SARminer: Automatic Extraction of Effects and Applications of Chemical Compounds from Patent Texts
Patents are a rich information source for effects and applications of chemical products (so-called Structure-Activity Relationships, SAR) in many areas of life, e.g. as drugs and medicines, food additives, cosmetics, colorings or building material. Patents provide a basis for decision making in research and development of new chemical products, and they also serve as a knowledge source of already known chemical compounds and products. Today's commercial SAR databases are still being created by manual curators and are therefore prone to errors, expensive, and incomplete.
The goal of the SARminer project is the development of a prototypical method for automatically extracting SAR data from patent full texts.
Figure 1: SARminer workflow
SARminer's processing of patent texts consists of four essential steps: annotation of named entities, syntactic analysis, relation extraction, and final normalization. The extracted and normalized SAR triples are then efficiently stored and linked with their context within the patent, together with the priority date and other meta data of the corresponding patent application. New methods will be developed which, on the one hand, take the linguistic and structural peculiarities of patent texts into account and, on the other hand, make extensive use of OntoChem's fine-grained ontologies in the areas of chemistry, pharmacology, biology, and medicine.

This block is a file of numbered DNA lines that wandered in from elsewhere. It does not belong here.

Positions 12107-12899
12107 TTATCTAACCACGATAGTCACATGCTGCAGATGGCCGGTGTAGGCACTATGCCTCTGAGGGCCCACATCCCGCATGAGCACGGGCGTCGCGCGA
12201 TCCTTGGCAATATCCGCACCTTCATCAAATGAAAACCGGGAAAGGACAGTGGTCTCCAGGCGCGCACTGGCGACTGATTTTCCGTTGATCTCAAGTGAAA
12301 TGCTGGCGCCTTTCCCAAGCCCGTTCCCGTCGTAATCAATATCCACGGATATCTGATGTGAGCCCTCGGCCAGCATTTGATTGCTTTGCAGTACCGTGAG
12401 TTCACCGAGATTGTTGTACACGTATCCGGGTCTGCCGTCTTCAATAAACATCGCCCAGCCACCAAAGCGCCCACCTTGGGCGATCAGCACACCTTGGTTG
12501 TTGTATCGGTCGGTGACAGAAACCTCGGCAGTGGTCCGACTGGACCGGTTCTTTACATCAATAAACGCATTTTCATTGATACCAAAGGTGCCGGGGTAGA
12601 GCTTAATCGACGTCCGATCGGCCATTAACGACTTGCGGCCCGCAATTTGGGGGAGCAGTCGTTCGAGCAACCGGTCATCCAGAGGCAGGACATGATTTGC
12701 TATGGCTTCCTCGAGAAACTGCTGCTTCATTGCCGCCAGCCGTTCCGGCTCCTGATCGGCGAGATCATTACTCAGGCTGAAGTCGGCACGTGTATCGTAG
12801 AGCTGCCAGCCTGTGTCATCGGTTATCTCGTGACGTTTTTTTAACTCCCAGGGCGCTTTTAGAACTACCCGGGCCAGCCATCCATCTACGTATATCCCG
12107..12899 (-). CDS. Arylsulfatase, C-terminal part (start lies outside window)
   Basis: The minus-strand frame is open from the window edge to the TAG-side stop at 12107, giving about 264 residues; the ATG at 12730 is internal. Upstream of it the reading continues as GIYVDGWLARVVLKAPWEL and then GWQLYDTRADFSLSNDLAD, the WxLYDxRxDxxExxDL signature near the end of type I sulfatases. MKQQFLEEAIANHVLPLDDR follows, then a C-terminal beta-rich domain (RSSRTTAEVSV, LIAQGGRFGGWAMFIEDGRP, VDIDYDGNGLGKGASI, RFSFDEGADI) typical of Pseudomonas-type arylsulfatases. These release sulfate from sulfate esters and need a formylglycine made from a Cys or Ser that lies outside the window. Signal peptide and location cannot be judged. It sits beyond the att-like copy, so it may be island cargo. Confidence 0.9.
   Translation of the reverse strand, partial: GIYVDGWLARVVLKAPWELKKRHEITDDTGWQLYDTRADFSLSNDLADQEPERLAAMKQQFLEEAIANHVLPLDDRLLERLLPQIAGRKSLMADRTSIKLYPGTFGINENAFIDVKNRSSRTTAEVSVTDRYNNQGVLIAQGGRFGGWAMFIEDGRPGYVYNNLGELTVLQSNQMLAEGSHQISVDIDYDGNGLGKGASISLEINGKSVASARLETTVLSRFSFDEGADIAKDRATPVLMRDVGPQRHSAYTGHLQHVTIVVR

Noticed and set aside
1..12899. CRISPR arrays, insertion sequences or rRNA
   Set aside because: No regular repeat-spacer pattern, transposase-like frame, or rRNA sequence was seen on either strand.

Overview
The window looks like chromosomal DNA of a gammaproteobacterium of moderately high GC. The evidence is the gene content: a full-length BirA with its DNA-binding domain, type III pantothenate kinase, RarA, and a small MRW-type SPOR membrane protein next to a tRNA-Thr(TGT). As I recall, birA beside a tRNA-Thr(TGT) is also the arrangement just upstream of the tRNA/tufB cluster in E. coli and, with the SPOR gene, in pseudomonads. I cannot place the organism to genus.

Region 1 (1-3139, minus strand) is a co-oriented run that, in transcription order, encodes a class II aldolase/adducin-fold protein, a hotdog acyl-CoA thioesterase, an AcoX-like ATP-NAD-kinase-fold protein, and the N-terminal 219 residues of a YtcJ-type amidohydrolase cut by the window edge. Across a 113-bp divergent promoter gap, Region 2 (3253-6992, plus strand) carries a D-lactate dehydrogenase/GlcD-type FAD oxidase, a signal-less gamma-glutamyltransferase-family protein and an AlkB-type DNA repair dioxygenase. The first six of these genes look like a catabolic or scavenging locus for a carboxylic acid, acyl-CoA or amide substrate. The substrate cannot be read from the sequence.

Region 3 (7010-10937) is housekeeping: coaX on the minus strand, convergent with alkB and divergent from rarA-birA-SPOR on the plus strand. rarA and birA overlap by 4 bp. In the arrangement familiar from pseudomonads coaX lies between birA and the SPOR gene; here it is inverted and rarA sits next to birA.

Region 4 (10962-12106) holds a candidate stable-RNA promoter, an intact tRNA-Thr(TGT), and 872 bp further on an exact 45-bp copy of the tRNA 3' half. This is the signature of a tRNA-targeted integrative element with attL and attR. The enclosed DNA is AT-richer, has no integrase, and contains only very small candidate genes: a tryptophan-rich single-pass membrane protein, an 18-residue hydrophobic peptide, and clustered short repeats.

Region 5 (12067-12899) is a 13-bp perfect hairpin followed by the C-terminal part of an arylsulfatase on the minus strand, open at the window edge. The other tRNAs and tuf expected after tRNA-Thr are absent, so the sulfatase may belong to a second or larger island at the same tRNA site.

The project will provide a basis for the development of marketable products. Envisaged applications include the automated creation of SAR databases which will eventually replace conventional manually curated databases or, at least, facilitate their manual creation. Extracted SAR data may also be integrated into the back-end of dedicated search engines. Customers of this service business are pharmaceutical and biotechnology companies, patent attorneys, and publishing houses.
The SARminer project is a cooperation of OntoChem with the University of Leipzig and is funded by
the German Federal Ministry of Education and Research (BMBF).